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Vehicular communications: emergency video streams and network coding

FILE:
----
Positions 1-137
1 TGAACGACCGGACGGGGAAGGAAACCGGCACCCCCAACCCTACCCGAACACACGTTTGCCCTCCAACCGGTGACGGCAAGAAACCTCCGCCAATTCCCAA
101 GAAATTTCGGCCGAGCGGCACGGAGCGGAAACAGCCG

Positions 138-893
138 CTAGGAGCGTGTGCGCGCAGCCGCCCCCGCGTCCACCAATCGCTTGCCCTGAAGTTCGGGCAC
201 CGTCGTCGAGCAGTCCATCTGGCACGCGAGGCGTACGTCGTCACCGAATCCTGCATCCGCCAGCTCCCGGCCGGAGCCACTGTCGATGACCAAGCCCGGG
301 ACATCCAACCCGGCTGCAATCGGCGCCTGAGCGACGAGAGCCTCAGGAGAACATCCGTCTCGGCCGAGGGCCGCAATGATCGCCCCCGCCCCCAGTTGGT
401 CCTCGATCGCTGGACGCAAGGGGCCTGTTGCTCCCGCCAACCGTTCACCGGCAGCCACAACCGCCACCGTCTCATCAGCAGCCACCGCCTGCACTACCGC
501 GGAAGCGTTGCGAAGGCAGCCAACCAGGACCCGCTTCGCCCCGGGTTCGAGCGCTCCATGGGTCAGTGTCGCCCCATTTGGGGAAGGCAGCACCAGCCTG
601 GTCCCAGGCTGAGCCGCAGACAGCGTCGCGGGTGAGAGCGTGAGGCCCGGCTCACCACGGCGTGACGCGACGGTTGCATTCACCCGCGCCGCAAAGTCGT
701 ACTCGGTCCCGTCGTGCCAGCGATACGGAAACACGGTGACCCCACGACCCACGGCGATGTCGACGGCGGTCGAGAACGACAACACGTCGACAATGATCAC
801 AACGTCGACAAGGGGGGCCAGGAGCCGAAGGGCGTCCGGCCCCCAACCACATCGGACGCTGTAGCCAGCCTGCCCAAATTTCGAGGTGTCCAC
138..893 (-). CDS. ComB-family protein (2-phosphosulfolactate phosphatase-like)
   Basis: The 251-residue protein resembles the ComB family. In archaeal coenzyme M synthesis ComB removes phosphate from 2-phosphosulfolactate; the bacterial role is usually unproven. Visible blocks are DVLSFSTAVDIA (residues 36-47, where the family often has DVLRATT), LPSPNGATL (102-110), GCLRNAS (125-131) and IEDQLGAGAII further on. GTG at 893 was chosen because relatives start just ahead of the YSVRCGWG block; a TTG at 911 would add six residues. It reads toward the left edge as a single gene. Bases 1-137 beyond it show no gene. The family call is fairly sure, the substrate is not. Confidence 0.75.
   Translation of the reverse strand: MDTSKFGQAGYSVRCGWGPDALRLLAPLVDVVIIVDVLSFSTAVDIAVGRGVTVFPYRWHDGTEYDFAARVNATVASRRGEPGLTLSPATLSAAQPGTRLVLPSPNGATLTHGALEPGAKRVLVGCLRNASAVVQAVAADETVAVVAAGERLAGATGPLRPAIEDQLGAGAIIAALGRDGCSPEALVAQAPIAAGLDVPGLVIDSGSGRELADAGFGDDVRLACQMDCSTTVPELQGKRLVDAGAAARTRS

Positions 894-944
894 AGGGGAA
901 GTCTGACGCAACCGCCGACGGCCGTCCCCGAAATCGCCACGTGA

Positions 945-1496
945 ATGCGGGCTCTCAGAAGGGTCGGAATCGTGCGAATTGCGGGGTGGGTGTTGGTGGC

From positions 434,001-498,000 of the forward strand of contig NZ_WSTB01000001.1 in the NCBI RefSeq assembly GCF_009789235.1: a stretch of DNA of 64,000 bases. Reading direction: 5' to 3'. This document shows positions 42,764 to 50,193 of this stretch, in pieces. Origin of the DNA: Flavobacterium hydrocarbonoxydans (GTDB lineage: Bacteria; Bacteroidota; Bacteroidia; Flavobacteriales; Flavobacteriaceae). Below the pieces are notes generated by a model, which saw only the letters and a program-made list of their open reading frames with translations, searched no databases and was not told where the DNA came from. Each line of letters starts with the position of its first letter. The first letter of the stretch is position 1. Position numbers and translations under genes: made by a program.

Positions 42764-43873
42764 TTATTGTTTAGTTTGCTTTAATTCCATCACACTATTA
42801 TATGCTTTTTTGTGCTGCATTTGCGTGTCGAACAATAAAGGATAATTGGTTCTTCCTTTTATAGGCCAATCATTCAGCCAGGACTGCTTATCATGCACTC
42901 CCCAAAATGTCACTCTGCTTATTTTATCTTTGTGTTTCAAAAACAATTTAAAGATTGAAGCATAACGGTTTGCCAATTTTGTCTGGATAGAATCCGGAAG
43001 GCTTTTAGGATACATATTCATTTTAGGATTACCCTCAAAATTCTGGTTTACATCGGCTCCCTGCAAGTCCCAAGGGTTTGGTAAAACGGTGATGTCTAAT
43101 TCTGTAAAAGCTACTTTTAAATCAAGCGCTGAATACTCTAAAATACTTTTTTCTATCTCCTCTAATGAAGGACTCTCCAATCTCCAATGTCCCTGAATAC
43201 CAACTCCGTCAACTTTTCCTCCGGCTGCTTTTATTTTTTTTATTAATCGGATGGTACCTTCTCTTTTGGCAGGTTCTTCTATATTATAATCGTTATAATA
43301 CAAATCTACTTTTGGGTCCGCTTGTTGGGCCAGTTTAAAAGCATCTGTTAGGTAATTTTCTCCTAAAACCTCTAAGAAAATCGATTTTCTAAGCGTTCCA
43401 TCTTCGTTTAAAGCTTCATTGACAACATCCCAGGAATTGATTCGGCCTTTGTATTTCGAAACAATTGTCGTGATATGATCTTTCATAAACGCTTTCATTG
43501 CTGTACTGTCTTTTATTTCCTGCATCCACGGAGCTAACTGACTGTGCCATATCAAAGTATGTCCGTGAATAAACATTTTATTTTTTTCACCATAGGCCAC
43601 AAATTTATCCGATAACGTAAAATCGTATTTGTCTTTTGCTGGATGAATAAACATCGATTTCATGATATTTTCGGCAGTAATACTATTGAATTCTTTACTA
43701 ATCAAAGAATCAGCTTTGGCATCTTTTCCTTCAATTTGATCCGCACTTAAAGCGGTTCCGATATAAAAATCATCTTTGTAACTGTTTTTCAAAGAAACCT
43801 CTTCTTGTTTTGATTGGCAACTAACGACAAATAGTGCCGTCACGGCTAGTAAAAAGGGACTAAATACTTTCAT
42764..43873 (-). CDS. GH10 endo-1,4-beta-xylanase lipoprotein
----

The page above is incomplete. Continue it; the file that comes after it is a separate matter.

Vehicular communications are becoming a reality driven by various applications. Among those applications safe navigation support is of most significance. In designing such navigation safety applications, reliable dissemination of data, i.e., every affected vehicle receives data, is the key issue. Past research focused on the reliable dissemination problem of plain media type (e.g., text) safety messages, whereas we look at the problem of reliable and efficient dissemination of multimedia type (e.g., video, audio) safety information. Considering the potential volume of multimedia traffic in a large metropolis and the unpredictability of vehicular networks (e.g., high speed, partitions, obstacles, radio propagation anomalies, radio interference, etc.), reliable and efficient multimedia dissemination is non-trivial. By using a recently developed technique, network coding, we describe a method for reliable dissemination of video streams in case of emergencies. Simulation results show that in a typical setting, with representative channel errors/losses, our approach yields near 100% delivery ratio as compared to 92% delivery ratio by traditional multicasting. More importantly, the overhead is reduced by as much as 60%. Another important benefit is robustness to temporary disconnections. If the column of vehicles on the road has gaps, network coding jointly with “data muling” using vehicles in the opposite directions can deliver the multimedia files even to intermittently connected components.

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